While some large companies have certainly been affected by the truckers strike, your neighbourhood grocer may have a different story to tell. One of them tells me that the strike has barely had a 1 per cent impact on his business. Why? "It’s a matter of survival," he says. Supplies are being made in small vans, taxis, auto rickshaws and even on bicycles, because nobody can afford the loss of income. Mumbai’s many idle taxis are also happy to cash in on the opportunity. The only difference is that goods are supplied between 9 p.m. and midnight. Clearly, Mumbai-wallahs have decided that business has to find a way to go on.
The State Bank of India, one of the largest shareholders of the BSE-promoted Central Depository Services (India) Limited (CDSL) has called for an emergency meeting to seek the removal of its MD B.G. Daga. The CDSL chief has been under a cloud ever since an inquiry report on the Calcutta Stock Exchange (CSE) payment crisis criticised his role in a bailout deal while he was a top executive at UTI. SBI is understood to have said that good corporate governance demands that Daga cannot continue to head the CDSL; other bank shareholders may follow SBI’s lead and force him to quit.
The Indian capital market may want to march towards global systems, but the banking sector continues to hold it back. Interestingly, it isn’t the banks’ fault either. When the government declares a holiday under the Negotiable Instruments Act, banks have no choice but to remain shut. So, while stock exchanges have cut holidays to the minimum, trades cannot be settled unless banks are also open. Last week, the efficiency of the T+2 settlement was rendered meaningless because bank holidays forced three settlements to be bunched together. Brokers cannot even make payments when banks remain closed. Isn’t it time the Reserve Bank made a push to get banks out of the disruptive tyranny of excessive holidays?
Public v/s Private
If public sector banks are feeling complacent that an ICICI Bank-type run will not happen to them, they may be in for a nasty surprise. A quick poll would probably reveal that most depositors believe ICICI Bank is a public sector organisation. Forget ordinary depositors, even a few bureaucrats and financial sector experts were ignorant about ICICI’s non-government status until a few months ago. If there was no run on Indian Bank in the past, when its net worth was wiped out twice over, it is only because it predated the UTI debacle and depositors were not subjected to the same panic and agony as unit holders. The next time may be very different.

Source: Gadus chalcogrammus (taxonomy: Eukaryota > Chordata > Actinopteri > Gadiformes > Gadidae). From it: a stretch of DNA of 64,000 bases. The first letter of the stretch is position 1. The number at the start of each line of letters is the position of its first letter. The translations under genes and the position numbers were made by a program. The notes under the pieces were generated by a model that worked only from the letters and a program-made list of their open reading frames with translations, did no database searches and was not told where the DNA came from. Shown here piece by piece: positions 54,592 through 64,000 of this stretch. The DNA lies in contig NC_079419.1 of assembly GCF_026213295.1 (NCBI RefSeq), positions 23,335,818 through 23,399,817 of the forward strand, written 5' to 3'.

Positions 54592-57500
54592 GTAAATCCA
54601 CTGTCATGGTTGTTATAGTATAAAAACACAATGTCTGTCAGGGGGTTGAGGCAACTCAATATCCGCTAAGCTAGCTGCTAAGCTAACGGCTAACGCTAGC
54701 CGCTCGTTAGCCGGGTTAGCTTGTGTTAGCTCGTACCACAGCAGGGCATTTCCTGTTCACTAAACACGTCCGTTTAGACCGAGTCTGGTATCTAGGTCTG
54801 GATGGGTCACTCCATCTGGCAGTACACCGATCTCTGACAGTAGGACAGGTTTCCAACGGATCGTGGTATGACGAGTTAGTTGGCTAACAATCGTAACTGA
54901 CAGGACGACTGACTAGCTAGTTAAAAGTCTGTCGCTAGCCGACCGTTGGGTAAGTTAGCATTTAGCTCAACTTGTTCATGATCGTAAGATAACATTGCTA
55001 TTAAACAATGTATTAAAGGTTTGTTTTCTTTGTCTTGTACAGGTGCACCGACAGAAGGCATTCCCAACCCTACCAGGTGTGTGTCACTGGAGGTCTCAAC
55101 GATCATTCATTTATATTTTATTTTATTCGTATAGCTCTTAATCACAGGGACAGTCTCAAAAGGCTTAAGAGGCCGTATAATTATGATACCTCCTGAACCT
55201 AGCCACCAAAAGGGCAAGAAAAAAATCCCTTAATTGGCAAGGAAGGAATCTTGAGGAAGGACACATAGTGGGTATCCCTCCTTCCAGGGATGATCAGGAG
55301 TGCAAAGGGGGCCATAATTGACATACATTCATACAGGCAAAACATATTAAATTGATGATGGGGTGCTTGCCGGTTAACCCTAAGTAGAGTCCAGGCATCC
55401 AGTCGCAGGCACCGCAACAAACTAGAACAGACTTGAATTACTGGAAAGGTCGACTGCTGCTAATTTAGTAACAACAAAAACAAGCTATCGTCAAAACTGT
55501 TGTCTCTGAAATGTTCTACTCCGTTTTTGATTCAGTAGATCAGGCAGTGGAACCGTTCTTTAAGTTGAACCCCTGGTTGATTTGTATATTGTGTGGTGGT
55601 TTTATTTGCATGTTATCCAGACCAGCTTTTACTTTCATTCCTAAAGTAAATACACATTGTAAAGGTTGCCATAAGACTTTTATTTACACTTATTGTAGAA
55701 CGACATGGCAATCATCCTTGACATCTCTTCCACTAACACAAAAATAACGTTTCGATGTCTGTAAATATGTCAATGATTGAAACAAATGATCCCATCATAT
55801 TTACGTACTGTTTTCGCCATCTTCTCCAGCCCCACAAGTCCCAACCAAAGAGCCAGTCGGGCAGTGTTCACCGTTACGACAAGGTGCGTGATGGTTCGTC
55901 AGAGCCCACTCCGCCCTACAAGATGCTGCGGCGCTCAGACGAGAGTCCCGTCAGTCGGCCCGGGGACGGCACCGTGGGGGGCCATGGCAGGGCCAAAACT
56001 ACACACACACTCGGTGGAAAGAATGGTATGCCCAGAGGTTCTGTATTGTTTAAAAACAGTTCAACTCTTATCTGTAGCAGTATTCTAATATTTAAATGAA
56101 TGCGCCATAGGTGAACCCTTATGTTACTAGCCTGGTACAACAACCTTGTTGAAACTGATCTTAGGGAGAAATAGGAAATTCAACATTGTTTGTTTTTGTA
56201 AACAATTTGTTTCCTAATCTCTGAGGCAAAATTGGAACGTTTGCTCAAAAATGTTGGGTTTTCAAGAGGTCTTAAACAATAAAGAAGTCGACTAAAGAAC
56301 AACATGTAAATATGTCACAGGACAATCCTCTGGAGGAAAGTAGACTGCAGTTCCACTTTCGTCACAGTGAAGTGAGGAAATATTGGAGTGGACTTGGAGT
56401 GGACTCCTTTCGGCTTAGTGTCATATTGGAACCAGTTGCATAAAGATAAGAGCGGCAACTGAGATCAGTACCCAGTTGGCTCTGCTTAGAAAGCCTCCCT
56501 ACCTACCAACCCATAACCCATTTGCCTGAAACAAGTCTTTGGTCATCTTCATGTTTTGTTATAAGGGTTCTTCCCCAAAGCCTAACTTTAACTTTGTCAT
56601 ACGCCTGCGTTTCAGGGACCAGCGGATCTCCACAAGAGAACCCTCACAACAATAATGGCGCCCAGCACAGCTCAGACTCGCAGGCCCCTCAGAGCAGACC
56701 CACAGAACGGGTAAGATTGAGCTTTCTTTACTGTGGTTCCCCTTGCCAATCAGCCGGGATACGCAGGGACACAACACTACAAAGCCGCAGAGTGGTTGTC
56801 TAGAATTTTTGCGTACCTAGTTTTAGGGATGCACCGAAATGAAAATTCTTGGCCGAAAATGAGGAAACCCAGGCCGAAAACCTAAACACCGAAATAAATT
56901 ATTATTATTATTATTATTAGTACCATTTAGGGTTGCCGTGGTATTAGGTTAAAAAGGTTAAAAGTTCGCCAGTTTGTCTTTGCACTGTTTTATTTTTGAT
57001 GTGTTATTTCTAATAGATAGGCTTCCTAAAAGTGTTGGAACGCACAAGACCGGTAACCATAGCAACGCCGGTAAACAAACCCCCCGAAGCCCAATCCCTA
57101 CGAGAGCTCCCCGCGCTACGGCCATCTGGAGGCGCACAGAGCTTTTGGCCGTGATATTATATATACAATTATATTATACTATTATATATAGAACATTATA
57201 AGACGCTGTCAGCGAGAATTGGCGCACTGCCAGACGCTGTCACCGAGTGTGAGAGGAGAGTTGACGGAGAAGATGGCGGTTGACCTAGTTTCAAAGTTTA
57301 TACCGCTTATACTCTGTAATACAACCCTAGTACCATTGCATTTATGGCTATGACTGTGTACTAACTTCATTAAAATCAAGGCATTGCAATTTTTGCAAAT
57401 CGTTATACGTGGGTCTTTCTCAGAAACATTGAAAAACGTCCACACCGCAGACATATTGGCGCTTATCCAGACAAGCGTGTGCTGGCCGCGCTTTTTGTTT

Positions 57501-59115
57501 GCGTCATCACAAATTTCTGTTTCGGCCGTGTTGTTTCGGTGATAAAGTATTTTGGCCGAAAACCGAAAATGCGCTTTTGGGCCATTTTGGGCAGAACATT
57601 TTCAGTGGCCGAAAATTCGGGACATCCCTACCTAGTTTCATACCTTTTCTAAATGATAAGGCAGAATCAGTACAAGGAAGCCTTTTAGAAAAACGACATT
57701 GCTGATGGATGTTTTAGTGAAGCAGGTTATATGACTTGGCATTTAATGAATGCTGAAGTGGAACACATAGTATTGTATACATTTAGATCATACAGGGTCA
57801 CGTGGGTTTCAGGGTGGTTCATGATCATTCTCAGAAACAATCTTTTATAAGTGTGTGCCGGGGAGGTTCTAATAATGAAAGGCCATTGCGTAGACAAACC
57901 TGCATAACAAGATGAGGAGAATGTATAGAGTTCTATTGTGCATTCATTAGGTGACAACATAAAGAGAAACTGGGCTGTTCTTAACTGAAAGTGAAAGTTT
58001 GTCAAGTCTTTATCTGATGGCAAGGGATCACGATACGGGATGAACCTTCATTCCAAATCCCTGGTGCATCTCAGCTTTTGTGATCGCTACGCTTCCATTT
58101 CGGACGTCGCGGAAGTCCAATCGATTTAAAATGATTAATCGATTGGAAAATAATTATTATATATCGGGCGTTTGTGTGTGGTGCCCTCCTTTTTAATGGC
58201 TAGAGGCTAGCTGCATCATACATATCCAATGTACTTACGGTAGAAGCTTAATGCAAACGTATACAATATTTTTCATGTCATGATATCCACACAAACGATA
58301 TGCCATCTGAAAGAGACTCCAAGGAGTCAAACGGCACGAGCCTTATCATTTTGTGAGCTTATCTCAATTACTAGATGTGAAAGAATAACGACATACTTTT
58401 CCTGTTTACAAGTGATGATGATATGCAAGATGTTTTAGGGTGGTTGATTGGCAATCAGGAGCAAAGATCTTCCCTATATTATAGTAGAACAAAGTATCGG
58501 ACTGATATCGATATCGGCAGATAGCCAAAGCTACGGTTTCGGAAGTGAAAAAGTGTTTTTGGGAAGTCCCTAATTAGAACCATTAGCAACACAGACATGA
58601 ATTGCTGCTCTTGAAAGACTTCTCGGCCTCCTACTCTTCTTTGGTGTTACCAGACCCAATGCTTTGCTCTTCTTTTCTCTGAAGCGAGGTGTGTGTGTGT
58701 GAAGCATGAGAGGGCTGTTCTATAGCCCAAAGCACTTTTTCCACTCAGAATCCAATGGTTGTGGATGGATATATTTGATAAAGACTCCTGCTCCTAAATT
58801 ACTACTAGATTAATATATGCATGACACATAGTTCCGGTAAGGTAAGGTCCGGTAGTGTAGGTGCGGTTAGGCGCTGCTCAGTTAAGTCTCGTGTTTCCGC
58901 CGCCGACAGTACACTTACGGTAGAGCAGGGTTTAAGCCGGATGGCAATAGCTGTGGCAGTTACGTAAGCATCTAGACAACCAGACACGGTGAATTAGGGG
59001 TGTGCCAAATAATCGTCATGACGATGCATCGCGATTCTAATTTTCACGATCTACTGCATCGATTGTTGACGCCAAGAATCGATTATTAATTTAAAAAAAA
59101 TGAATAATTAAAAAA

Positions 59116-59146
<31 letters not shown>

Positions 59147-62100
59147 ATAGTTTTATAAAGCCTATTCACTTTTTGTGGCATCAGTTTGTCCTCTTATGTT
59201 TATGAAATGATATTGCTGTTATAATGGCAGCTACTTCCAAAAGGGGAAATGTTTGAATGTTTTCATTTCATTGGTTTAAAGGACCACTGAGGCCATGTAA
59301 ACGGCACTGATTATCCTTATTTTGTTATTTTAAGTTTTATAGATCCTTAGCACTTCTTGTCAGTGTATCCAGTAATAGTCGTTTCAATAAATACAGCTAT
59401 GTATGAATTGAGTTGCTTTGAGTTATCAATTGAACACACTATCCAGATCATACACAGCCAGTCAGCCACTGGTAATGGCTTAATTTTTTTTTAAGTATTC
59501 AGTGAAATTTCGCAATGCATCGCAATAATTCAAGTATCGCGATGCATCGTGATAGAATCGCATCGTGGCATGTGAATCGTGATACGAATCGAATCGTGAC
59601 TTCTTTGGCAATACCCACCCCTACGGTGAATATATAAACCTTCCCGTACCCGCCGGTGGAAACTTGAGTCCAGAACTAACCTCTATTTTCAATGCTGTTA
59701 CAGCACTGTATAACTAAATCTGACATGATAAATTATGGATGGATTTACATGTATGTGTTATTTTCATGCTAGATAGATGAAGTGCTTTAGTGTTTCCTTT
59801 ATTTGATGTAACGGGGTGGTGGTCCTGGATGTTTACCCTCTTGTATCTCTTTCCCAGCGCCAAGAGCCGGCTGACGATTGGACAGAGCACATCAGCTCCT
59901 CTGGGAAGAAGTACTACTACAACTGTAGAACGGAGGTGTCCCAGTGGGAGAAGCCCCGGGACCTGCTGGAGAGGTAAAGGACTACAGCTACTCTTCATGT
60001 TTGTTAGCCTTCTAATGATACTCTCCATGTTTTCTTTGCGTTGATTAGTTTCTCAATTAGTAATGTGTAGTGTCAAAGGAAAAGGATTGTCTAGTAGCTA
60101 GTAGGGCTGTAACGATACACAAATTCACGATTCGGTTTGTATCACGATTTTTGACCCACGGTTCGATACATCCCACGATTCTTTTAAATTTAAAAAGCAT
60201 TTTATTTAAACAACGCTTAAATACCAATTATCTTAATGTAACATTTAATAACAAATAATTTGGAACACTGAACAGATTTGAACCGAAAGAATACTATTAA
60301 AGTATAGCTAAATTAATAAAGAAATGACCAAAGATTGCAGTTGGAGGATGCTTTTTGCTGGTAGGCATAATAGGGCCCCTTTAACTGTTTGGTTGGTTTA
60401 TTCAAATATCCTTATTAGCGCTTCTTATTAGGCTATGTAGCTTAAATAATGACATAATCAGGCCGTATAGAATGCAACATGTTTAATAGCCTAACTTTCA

Last Thursday, the Bombay Stock Exchange (BSE) called an emergency meeting of its board of directors to rescind the appointment of Praveen Mohnot as Chief Operating Officer (COO). Mohnot, an employee of the Unit Trust of India (UTI) was former MD of the OTC Exchange of India on deputation from UTI. The BSE was forced to call the meeting after UTI took serious objection to Mohnot’s appointment and pointed out that it had not accepted his resignation pending an inquiry against him under its conduct rules that could lead to disciplinary proceedings. Interestingly, even before the meeting got underway, the Securities and Exchange Board of India (SEBI) issued the BSE a rare directive to cancel Mohnot’s appointment. The BSE had taken Mohnot on board in defiance of an informal suggestion by the regulator that it would not approve of his appointment. Interestingly, BSE sources say that Sebi’s suggestion was never communicated to the board of directors.
Drug MNCs frauds
Last week alone, two blue chip MNCs joined the list of corporate fraudsters. The pharma giant Bayer AG, agreed to pay the American government $257 million after pleading guilty to a criminal charge involving a scheme to overcharge the Medicaid programme for the antibiotic Cipro. The fraud was exposed by an unnamed whistle-blower, who told the authorities how Cipro was relabeled and sold to Kaiser Permanente with a different drug identification number, to be able to charge more money. But Bayer is apparently not alone in the re-labelling racket. GlaxoSmithKline also agreed to pay $87.6 million in settlement of a civil charge that it overcharged the American Medicaid programmed for Paxil, an antidepressant and Flonaise, an allergy spray. Both companies were selling the over-priced products to Kaiser, but the American federal regulators have not charged Kaiser with any wrongdoing
-- Sucheta Dalal